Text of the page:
1983): 1] healthy workloads and working environments, 2] using and developing human
talents, 3] a sense of personal safety and social security, 4] democratic dialogue, voice and
participation, 5] a fair pay and distribution of the profits, and, 6] equality and justice. When one
is genuinely having an eye for human needs in the design of work, an essential basic ingredient
to be used, is organisational, strategic choice: this is almost always an option which one could
use (more or better). Such room to manoeuvre implies that the dominance of technological
determinism is an unjust proposition and that the homo economicus is an incomplete concept.
The practice showed that social aspects were of significant importance compared to the
‘technological system’ when it comes to productivity, and that rational economic profit
maximalisation was not fully in line with personal development and human needs, according
to the evidence of several landmark studies, such as in the Hawthorne experiments of Mayo’s
Harvard group, the Theory X versus Y studies of McGregor, and Maslow’s pyramid of human
needs. In other words, technological options are not rigid and neither is the rationality of market
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In overcoming the negative effects of the division of labour and limited participation there were
at least two options present in the theories and approaches of the fifties and beyond. One was
to redesign the production process, and the other one to affect the motivation of employees.
Redesigning the production process was taken up by variants of sociotechnical approaches,
including business process reengineering and lean management. Their core idea was to install
autonomous teams that carried out substantial tasks more or less independently and self-
supporting. Limited division of labour created rich team jobs and decision latitude about the
team’s tasks. The other route to boost the motivation of employees comprised, for example,
better working conditions, better pay, more voice for employees, and modifying the workload
and stress risks. The first stream paid more attention to re-organizing the work and processes,
while the second stream stressed re-organizing the behaviour, attitudes and skills of persons.
A third stream can be positioned as a combination of re-arranging the work and the behaviour
of working people, through measures in the context of HR-management or ‘HR-bundles’, and
leadership behaviour. Put shortly, one could fit the job better to the person, fit the person better
to the job, or adjust the person-job fit from both directions. In all these three streams there
could be a different management approach, namely they could be either top down oriented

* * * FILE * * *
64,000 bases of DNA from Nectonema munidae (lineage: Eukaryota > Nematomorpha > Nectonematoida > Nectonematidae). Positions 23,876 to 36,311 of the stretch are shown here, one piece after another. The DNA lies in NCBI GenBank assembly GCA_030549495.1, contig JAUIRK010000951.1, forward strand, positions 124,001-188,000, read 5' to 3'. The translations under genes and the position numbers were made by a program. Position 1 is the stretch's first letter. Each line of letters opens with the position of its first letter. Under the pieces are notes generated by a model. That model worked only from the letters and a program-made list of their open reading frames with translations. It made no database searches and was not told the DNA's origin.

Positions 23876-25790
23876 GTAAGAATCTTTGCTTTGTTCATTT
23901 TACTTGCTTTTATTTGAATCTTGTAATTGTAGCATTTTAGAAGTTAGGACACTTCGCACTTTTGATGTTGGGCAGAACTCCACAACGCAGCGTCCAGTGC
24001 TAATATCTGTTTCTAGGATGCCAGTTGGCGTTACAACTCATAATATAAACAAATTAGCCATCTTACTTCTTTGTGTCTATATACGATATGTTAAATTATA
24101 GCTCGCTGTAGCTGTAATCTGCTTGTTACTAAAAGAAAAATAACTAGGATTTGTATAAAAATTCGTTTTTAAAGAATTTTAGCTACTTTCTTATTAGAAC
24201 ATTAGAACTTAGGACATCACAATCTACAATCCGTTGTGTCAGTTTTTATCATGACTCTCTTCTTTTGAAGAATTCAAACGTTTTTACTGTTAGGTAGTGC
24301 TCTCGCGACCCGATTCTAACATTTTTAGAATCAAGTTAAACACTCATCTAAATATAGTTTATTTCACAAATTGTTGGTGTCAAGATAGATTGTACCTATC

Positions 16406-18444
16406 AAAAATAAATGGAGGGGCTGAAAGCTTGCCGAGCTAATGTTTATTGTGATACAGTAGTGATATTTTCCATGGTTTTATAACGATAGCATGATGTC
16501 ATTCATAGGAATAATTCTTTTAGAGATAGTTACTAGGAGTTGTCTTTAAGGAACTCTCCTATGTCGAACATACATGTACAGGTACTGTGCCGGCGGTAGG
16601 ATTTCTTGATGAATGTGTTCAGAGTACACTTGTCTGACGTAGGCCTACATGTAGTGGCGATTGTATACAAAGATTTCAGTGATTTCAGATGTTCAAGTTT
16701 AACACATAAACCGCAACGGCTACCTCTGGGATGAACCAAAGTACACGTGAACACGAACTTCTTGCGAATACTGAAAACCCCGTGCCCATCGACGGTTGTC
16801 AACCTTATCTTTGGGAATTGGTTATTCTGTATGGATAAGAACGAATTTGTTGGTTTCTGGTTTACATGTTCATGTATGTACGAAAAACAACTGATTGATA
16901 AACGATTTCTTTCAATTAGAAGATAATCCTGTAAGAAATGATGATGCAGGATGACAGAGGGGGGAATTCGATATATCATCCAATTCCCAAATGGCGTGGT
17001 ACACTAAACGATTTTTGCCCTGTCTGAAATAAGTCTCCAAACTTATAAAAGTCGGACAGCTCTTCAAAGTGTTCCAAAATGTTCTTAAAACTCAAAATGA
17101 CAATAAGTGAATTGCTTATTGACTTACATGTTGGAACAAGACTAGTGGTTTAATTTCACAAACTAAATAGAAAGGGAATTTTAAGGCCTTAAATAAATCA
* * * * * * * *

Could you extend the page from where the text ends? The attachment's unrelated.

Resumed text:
initiatives or bottom up oriented initiatives (Oldham & Fried, 2016). Whether or not the aspects
of humanisation were realised, depended partly on the management approach. But not only
those managerial philosophies played a role. External factors, like market developments,
competition, financial management, technology pushes would determine the room to
manoeuvre for people in organisations.
Most workplace innovation approaches are directed at ‘advancing’ work in one way or another,
based on arguments that can be traced back to a combination of humanistic values and
economic goals. Over time, we contend, there are different research trajectories eventually
leading to the ’advancement’ of work, which can also be indicated as a ‘good jobs strategy’
(Rodrik & Sabel, 2019). Rodrik and Sabel see a good jobs strategy as a manner for a more
fair distribution of wealth and profits between management and employees, and to enhance
the inclusiveness of people in low-income jobs. Good jobs mean both fair pay and sustainable
employability, which imply investments in business models and technology that contribute to
a society’s cohesion for the long run. Such an approach requires a management strategy that
looks ahead, beyond ‘not good enough’ incremental innovations – i.e. not just tweaking your
IT software but a disruptive renewal of your IT architecture –, cost efficiency survival options
and limiting the focus to economic and productivity goals. This broader approach converges
with the notion of the ‘high road’ perspective (Gittel & Bamber, 2010; Osterman, 2018;
“High Road companies see their employees, the communities in which they operate and the
products and services they provide as equally important to their financial success. These
companies hold a long-term perspective and view the workplace as a means to create
significant business and social impact. They reject low-road business models that exploit
employees and disregard the environment as the basis for success. High Road Employers
know that, logically, their businesses are likelier to thrive and grow when they strengthen their